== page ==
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Is the Taliban really talking?

By Ali Arouzi, NBC News Correspondent

KABUL, Afghanistan – Talks aimed at ending the nine-year-old war in Afghanistan may be accelerating for the first time.

In recent weeks, Afghanistan’s President Hamid Karzai has stepped up efforts aimed at forging reconciliation between the Taliban insurgency and his government and U.S.-led NATO troops, forming a 70-member peace council to oversee formal negotiations. During a speech on Sept. 28, Karzai broke into tears about the future of his country, and urged his Taliban “compatriots” to lay down their arms.

His speech was one of the clearest signs yet that his government is willing to make a deal with the Taliban to end conflict here and start to rebuild the country.

According to NATO and Afghan officials, senior Taliban members have been granted safe passage to travel from remote areas of Afghanistan and Pakistan to Kabul for talks.

But can the longtime foes really work together?



Strange bedfellows
Abdul Hakim Mujahid, a former Taliban envoy who is a member of the newly formed peace council, expressed concern over the challenges of the unlikely alliance. If all parties stick to prior terms, including blacklists and sanctions, a compromise may not be possible, he said.

Karzai and U.S officials demand that the Taliban renounce violence, cut ties to the al-Qaida network, and respect the Afghan constitution. Taliban commanders in turn demand all foreign troops leave Afghanistan before any negotiations even begin.

“In my personal view, with these kinds of preconditions it is not workable. It will create more obstacles,” Mujahid told Reuters.

Even getting Taliban leaders into a meeting seems like an insurmountable issue.

During a press conference Thursday, Qiyamul-deen Kashaf, the spokesman for Afghanistan’s High Peace and Reconciliation Committee, was asked to confirm whether NATO was helping transport Taliban leaders in and out of Pakistan.

Neither confirming nor denying the reports, Kashaf said disclosing any information about the complicated issue could jeopardize the process, and added that he couldn’t speak about it before Karzai does.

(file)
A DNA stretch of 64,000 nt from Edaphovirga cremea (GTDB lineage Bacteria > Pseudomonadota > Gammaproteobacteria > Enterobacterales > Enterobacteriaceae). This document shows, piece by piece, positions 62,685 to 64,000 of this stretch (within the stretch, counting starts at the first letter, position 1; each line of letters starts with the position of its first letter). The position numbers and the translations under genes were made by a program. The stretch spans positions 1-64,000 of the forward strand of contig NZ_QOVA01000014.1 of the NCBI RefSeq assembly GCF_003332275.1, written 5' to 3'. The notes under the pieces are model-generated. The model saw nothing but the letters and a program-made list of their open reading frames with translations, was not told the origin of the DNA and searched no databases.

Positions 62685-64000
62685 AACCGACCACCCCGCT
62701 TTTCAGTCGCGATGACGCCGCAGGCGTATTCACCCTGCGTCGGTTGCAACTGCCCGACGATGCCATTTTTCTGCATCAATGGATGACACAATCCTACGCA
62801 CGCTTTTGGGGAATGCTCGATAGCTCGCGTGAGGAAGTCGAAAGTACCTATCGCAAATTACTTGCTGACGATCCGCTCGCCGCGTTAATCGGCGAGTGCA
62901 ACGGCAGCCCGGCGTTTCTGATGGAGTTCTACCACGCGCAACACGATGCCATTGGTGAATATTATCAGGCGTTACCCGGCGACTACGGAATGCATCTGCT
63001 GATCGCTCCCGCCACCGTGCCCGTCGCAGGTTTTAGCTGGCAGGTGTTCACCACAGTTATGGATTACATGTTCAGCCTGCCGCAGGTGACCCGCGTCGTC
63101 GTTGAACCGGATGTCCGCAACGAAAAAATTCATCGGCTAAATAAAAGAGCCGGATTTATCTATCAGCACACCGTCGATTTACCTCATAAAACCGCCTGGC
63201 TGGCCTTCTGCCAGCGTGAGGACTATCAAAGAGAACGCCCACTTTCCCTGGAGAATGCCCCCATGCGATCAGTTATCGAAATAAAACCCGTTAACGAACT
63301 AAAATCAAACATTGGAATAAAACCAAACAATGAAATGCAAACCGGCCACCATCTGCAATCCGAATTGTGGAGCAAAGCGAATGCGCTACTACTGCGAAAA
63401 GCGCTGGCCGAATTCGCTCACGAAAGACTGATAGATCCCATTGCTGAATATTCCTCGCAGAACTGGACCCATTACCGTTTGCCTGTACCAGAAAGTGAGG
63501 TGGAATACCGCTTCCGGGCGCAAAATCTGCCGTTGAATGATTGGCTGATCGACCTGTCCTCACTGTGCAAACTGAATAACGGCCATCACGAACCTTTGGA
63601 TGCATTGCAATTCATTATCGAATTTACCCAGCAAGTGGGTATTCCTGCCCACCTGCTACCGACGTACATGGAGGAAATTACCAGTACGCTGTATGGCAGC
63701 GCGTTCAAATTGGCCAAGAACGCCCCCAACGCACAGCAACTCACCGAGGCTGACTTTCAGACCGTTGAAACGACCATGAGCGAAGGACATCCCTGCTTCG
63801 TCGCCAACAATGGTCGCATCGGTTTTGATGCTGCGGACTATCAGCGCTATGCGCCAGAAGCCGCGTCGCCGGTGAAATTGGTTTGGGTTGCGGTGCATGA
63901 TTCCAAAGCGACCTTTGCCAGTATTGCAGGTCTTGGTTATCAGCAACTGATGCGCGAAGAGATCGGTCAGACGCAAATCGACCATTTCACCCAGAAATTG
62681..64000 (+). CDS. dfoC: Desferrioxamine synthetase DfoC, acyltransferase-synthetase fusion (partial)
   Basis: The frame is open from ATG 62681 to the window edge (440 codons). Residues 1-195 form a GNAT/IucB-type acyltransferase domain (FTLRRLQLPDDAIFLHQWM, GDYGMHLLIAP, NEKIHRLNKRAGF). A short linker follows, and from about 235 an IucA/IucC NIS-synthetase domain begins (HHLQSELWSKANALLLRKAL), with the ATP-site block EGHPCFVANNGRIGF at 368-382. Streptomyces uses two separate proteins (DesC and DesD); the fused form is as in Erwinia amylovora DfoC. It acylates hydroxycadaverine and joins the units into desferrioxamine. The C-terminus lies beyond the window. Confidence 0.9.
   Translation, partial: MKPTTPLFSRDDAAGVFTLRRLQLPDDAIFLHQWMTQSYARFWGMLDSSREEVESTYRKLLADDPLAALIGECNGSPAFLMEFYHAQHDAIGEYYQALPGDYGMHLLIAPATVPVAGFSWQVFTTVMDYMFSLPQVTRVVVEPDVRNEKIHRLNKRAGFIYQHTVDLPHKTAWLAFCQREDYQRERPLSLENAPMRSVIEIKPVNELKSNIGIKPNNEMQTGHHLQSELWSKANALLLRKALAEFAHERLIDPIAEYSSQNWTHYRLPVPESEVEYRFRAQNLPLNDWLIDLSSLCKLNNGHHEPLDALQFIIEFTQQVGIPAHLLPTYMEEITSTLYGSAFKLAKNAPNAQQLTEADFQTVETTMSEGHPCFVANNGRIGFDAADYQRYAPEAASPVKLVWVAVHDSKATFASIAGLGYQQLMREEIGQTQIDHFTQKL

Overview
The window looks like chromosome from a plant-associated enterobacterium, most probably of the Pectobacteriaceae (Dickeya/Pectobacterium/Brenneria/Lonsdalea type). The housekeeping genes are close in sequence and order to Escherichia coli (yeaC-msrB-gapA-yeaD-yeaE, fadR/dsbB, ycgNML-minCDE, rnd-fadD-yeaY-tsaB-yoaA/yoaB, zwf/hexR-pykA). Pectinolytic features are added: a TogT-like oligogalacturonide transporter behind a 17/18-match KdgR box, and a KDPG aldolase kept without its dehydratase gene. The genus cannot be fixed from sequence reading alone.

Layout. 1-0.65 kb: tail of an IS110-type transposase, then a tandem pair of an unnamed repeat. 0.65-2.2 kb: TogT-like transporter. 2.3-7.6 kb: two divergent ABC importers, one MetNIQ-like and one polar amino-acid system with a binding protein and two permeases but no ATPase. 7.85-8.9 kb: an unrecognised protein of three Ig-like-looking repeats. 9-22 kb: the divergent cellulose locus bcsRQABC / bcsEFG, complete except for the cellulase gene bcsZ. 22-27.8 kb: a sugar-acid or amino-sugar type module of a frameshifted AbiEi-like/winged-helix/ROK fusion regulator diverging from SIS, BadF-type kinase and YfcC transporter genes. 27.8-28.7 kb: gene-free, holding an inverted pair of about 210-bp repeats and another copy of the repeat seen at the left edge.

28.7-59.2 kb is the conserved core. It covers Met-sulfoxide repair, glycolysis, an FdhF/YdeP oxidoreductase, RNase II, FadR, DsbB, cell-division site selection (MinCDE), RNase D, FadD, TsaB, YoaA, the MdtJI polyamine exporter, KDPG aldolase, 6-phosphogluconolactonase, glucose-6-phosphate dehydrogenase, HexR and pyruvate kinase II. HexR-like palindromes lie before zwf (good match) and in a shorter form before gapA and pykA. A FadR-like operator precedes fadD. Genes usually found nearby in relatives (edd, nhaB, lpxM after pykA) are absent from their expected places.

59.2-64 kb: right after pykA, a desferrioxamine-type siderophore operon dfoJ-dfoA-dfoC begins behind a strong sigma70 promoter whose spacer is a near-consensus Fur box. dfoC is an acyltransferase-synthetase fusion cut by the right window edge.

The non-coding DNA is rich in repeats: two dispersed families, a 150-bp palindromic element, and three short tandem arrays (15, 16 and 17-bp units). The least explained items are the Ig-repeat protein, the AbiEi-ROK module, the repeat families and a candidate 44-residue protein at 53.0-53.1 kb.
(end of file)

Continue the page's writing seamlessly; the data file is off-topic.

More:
However, he did say, “It is important that we guarantee their safety . . . that all armed groups should feel safe to sit at a meeting” and partake in negotiations.

He also pointed out that during the Soviet invasion, all Afghans – including the Taliban – fought together against the U.S.S.R., and called the Taliban “our brothers.”

Top Taliban there?
But the level of participation by top Taliban officials is up for debate.

Mullah Abdul Gani Baradar Baradar, the Taliban’s second-in-command, was the Taliban's overall military commander until he was arrested in Karachi last February by Pakistani security forces, where many believed he was still under custody. On Thursday, Britain’s Daily Telegraph reported that Baradar and three senior lieutenants were released from Pakistan custody and had traveled to Afghanistan under NATO guard for the talks.

Gen. David Petraeus, the commander of NATO forces in Afghanistan, did say during a recent talk at a defense think tank in London that there were "several ongoing initiatives" to try to get the Taliban to the negotiating table.

“In certain respects we do facilitate that, given that, needless to say, it would not be the easiest of tasks for a senior Taliban commander to enter Afghanistan and make his way to Kabul,” Petraeus said, adding, “if ISAF [NATO's International Security Assistance Force in Afghanistan] were not willing and aware of it.”

Not so fast
But as with all things here in Afghanistan, there are conflicting reports.

The Afghan Taliban has denied that any discussions are taking place. In a message posted on their web site, the group said that the notion of talks with the enemy was baseless and that negotiations were a waste of time.

As for Baradar, the Taliban’s No. 2, there has been so much speculation on his whereabouts that no one is truly sure where he is.

“He is still in Pakistan but being treated very well and as a guest,” one senior Pakistani security official told NBC News.

Yet some Taliban sources have said that there were rumors of his release, and his family was waiting for him, but that he never showed up anywhere. Other NBC sources have said he was released from Pakistan custody, but had been told not to contact anyone. The Taliban Shura, the organization’s leadership, has been told not to contact him because he is wearing a chip and is spying for the U.S.

A few years ago, negotiations would have been unthinkable. The idea that talks may be on the horizon and that the Afghan government has made statements that they are willing to negotiate with the Taliban is a major milestone.

NBC News’ Carol Grisanti contributed to this report from Islamabad, Pakistan and Mushtaq Yusufzai from Peshawar, Pakistan.